Defund the police, is a phrase we have been hearing a lot of in recent weeks. It is evident that the term is causing conflict and confusion. A portion of the Canadian population agrees that Police Officers have been given too much power, too many resources and are asked to do too many tasks for which they aren’t adequately trained. However, there is another portion of the population who seems to have gotten lost in translation. A portion who sees that there is a clear pattern of police brutality and a rise in the mistrust between law enforcement and citizens but remains hesitant on declaring a clear stance on whether they support this call to action.
A significant number of citizens understand Defund the Police to be a call to anarchy, which couldn’t be further from the truth. According to Killan (2020), “defunding of police could and should mean shifting funding to public servants, from mental health and addiction professionals to outreach support workers, who are better suited to take on some work that falls to police today given they are often the first to encounter people driven off the rails by hardships or delusions.” Recent interactions between Canadian Police Officers and citizens add weight to this claim.
Last month was a volatile month for police relations with the public in Canada. With videos surfacing of RCMP Const. Lacy Browning stepping on the back of Mona Wang’s head, a University of B.C student, after being called by her boyfriend to do a wellness check.
Furthermore, Toronto Police killed a 62-year-old Ejaz Choudry, while on another wellness check. In the same situation, Regis Korchinski and Chantel Moore were also both killed at the hands of Canadian Police Officers.
Even more, the viral video of a brutal March 2nd assault on Athabasca Chipewyan First Nations Chief Allan Adam at the hands of RCMP officers did not slow anything down. Adam, “a born leader,” according to his constituents, was pulled over for an expired registration plate.
Canadians are increasingly demanding police reform and defunding.
Often, the word “defund” puts people on edge. However, the term is interchangeable with “reallocation.”
People do not want to live in a lawless society; rather they are advocating for one with justice. One where everyone is held accountable for their actions, badge or no badge. Defund the police does not mean to throw away police as an entity. It is simply a push for reallocating funds to other government agencies to handle issues that police are not trained for. Here are a few key reasons why we should get behind this call for change.
4 reasons why we should support “reallocating” funds from the police.
Increase number of deaths due to police brutality.
According to K. Nicholson & J. Marcoux (2018), “More than 460 people have died in encounters with police across Canada since the year 2000, and a substantial majority suffered from mental health problems or symptoms of drug abuse, a CBC News investigation has found.” Although our government does not – I do not know why – keep a track record of police-involved fatalities, according to the article, “70 percent of the people who died struggled with mental health issues or substance abuse or both.” According to Statistics Canada, in 2017-18 alone we spent $15 billion on Policing. Police are one of the first responders to mental health calls, including wellness checks.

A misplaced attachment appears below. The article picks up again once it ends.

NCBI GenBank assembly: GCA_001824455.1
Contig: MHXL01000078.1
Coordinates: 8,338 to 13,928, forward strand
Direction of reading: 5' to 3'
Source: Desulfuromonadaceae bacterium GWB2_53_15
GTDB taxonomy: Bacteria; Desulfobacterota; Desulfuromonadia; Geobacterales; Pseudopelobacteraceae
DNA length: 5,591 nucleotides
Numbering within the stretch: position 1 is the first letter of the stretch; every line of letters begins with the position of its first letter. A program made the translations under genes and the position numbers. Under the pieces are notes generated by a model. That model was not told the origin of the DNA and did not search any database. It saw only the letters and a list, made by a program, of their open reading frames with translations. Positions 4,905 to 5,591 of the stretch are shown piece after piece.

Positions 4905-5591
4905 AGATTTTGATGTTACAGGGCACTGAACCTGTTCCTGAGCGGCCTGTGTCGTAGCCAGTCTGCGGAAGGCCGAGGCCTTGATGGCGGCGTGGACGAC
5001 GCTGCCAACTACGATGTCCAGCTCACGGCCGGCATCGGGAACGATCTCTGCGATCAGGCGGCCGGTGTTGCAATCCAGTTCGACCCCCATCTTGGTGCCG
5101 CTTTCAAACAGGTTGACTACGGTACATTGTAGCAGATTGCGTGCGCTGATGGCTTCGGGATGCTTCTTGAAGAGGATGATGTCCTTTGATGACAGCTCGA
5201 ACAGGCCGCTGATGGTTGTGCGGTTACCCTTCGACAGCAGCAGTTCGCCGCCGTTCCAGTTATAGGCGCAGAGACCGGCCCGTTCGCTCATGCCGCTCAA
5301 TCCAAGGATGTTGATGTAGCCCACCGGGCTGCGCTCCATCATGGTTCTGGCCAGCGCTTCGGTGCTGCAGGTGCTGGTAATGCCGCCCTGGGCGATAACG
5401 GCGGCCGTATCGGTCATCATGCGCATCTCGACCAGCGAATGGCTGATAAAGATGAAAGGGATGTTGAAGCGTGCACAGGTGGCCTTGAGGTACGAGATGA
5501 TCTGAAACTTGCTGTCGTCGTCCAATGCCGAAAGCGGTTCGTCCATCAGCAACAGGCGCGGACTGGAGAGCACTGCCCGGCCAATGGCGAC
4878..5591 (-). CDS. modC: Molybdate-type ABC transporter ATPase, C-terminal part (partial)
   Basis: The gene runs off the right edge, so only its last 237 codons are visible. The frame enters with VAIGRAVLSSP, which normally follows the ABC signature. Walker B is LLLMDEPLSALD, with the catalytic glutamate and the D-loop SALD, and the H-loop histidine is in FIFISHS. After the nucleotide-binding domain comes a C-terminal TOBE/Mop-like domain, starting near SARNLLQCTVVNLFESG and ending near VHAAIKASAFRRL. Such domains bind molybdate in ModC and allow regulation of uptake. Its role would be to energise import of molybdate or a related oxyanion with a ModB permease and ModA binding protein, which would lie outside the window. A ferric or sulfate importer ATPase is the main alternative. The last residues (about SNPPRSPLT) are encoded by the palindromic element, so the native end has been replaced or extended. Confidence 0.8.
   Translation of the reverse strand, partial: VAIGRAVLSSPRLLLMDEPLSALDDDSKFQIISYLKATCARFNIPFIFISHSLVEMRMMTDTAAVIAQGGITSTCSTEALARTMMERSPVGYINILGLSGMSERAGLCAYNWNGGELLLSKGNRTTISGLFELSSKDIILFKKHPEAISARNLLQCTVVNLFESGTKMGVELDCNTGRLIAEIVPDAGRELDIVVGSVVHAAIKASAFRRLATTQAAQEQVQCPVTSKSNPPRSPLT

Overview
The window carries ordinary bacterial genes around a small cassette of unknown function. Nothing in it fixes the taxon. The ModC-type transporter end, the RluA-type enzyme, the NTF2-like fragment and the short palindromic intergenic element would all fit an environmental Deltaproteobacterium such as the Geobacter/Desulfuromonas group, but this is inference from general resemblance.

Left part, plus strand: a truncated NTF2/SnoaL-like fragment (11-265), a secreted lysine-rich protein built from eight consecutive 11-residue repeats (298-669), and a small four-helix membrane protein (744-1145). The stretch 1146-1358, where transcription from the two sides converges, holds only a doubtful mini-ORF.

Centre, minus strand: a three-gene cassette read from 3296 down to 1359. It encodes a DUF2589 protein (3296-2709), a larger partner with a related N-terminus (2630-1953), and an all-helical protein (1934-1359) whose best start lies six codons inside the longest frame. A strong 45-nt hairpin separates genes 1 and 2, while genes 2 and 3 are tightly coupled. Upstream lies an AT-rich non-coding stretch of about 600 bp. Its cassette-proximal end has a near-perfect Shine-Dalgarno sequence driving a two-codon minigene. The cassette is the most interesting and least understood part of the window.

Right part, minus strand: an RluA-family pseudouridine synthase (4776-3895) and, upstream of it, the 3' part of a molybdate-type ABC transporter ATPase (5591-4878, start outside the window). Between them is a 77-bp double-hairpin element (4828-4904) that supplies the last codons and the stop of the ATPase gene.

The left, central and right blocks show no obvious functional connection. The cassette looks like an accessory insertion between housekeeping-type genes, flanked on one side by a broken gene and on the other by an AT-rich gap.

Targeting young people
According to a 2019 Department of Justice report in Canada, “data show that young adults aged 18 to 24 have the highest rates of criminal offending compared with other age groups.” However, according to M. Draaisma & D. Brown (Dec, 2018), in 2018 alone Ontario cut $25 million in funding allocated for programs targeted for at-risk youth. Leading to what was known in Toronto as “the summer of the gun.”
Low completion rate
Police are not doing as well of a job as we may think. According to the same 2019 Department of Justice report in Canada, “In 2017, the weighted clearance rate was 39%.” There is no facet of life where a 39% completion rate is satisfactory, yet we continue to allocate a significant amount of funding towards lagging departments.
Political affiliation and enforcement
According to Nash (2020) How Police Unions Present Barriers to Change in Canada, it highlights how, “police interests include expanding police budgets, maintaining their militarization, and defending their jobs — even when they have unduly harmed or even killed members of the public while doing those jobs.” Also, according to Nash (2020), “in 2000, the Toronto Police Association (TPA) launched a highly criticized fundraising campaign (Operation True Blue) in order to raise money in part for the purpose of targeting political opponents.” The TPA president, Craig Bromell, has incited fear in City Councillors and it was reported that Brommell “had hired private investigators to investigate politicians who were critical of the police.” CBC reports claim that Bromell has denied these claims. However, Bromell, according to reports “endorsed a list of conservative candidates that were publicly opposed to civilian oversight of the police” despite prohibiting laws.
It is evident that we are on the cusp of change. We, as Canadians, need to try something else. Our current state of policing is not working and has not been for a long time. In basketball, a 39% clearance rate will win you a championship, ask the Raptors. However, in real life, we would most definitely be sent to REFORM SCHOOL.
List of References
BBC. (June, 2020). No case against Canada indigenous chief battered by police. BBC.com. BBC. June, 2020